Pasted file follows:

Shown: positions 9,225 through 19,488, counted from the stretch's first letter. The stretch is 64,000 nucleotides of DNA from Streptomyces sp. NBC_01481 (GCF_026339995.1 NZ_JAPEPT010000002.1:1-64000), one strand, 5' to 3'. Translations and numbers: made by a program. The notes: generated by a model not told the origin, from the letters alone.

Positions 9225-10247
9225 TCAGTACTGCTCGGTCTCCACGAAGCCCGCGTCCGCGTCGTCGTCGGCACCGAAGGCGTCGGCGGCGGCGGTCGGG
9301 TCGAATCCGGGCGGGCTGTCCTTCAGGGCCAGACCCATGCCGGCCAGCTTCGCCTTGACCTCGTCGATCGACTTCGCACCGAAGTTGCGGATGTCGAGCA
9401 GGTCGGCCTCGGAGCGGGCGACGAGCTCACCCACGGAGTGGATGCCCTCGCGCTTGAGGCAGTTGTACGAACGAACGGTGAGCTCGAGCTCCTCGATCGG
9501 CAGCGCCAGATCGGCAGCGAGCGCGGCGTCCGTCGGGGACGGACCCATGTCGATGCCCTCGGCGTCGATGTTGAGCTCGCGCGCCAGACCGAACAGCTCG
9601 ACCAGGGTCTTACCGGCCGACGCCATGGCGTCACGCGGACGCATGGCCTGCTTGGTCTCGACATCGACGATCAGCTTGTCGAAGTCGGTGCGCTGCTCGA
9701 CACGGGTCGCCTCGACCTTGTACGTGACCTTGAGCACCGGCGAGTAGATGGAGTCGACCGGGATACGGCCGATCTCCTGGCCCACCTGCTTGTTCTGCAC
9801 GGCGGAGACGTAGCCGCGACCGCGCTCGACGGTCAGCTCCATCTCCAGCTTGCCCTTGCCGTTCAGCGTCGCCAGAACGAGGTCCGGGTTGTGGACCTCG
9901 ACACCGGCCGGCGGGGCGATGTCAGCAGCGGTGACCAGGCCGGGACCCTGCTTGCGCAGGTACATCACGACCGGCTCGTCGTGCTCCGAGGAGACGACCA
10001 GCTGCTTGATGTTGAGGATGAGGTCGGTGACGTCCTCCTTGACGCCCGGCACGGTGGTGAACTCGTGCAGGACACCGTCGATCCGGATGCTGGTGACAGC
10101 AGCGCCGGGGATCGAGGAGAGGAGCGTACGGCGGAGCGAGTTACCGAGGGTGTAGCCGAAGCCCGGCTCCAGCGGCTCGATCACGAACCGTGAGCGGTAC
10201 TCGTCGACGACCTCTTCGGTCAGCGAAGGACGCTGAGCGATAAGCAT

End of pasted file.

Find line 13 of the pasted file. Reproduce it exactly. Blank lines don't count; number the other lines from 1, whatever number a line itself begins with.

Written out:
10201 TCGTCGACGACCTCTTCGGTCAGCGAAGGACGCTGAGCGATAAGCAT